Plaintiffs in this case argue that Apple’s 30

Continue reading “Supreme Court ruling could threaten Apple’s 30 percent app commission”

Swedish authorities want to extradite Julian Assange for rape


This post is by Timothy B. Lee from Ars Technica


Click here to view on the original site: Original Post




Assange arrives at court in London on May 1, 2019 to be sentenced for bail violation.

Prosecutors in Sweden have reopened their investigation into a 2010 rape allegation against Wikileaks founder Julian Assange, a first step toward seeking his extradition to Sweden. The Swedish case was closed in 2017 due to Assange’s ongoing asylum in the Ecuadorian embassy in London.

That asylum—which began in 2012—ended last month when Assange was finally evicted from the embassy and was promptly arrested by the British authorities. A judge sentenced him to 50 weeks in prison for jumping bail.

“There is still probable cause to suspect that Mr. Assange committed rape,” Swedish prosecutor Eva-Marie Persson said at a Monday press conference.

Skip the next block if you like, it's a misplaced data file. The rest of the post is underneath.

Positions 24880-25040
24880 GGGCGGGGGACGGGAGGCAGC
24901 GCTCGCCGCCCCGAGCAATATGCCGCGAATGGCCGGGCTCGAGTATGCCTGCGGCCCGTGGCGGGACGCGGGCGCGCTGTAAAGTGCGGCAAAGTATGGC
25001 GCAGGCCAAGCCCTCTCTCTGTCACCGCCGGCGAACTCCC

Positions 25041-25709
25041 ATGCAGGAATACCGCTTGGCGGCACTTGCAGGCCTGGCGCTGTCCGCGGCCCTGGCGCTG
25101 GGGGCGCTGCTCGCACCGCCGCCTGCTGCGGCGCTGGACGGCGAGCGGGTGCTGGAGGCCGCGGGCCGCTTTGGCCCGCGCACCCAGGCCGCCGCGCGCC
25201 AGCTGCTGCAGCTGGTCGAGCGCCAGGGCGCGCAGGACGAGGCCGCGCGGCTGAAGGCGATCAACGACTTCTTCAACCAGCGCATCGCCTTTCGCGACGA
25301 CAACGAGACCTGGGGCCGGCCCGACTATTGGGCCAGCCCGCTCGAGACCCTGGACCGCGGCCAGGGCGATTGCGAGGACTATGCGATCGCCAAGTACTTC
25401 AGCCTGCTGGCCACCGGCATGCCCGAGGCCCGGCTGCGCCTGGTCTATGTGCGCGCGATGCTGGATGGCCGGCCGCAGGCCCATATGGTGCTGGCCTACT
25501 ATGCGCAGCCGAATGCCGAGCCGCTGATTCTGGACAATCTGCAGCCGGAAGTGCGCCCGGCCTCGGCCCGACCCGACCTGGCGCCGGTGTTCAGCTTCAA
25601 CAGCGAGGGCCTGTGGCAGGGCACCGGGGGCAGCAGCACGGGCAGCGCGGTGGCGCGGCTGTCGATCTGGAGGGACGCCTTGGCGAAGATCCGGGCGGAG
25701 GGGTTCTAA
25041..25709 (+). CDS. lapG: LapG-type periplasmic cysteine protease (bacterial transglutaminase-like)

Read 4 remaining paragraphs | Comments

Judge rejects Musk’s arguments to dismiss “pedo guy” defamation suit


This post is by Timothy B. Lee from Ars Technica


Click here to view on the original site: Original Post




Elon Musk

A federal judge in California has rejected Elon Musk’s request to dismiss a defamation lawsuit filed by Vern Unsworth, a British caver who aided with the rescue of a dozen boys in Thailand last year.

Musk’s lawyers had argued that his remarks describing Unsworth as a “pedo guy” were mere statements of opinion that cannot be defamatory under US law. Judge Stephen Wilson rejected these arguments and scheduled a jury trial to start on October 22.

“Sorry pedo guy, you really did ask for it”

Musk’s feud with Unsworth began last summer, when Musk had a team of SpaceX engineers build a miniature submarine to help extract the Thai boys. The device turned out to be unnecessary, as divers had already rescued the boys before it arrived.

Read 17 remaining paragraphs | Comments

Uber suffers disappointing stock market debut


This post is by Timothy B. Lee from Ars Technica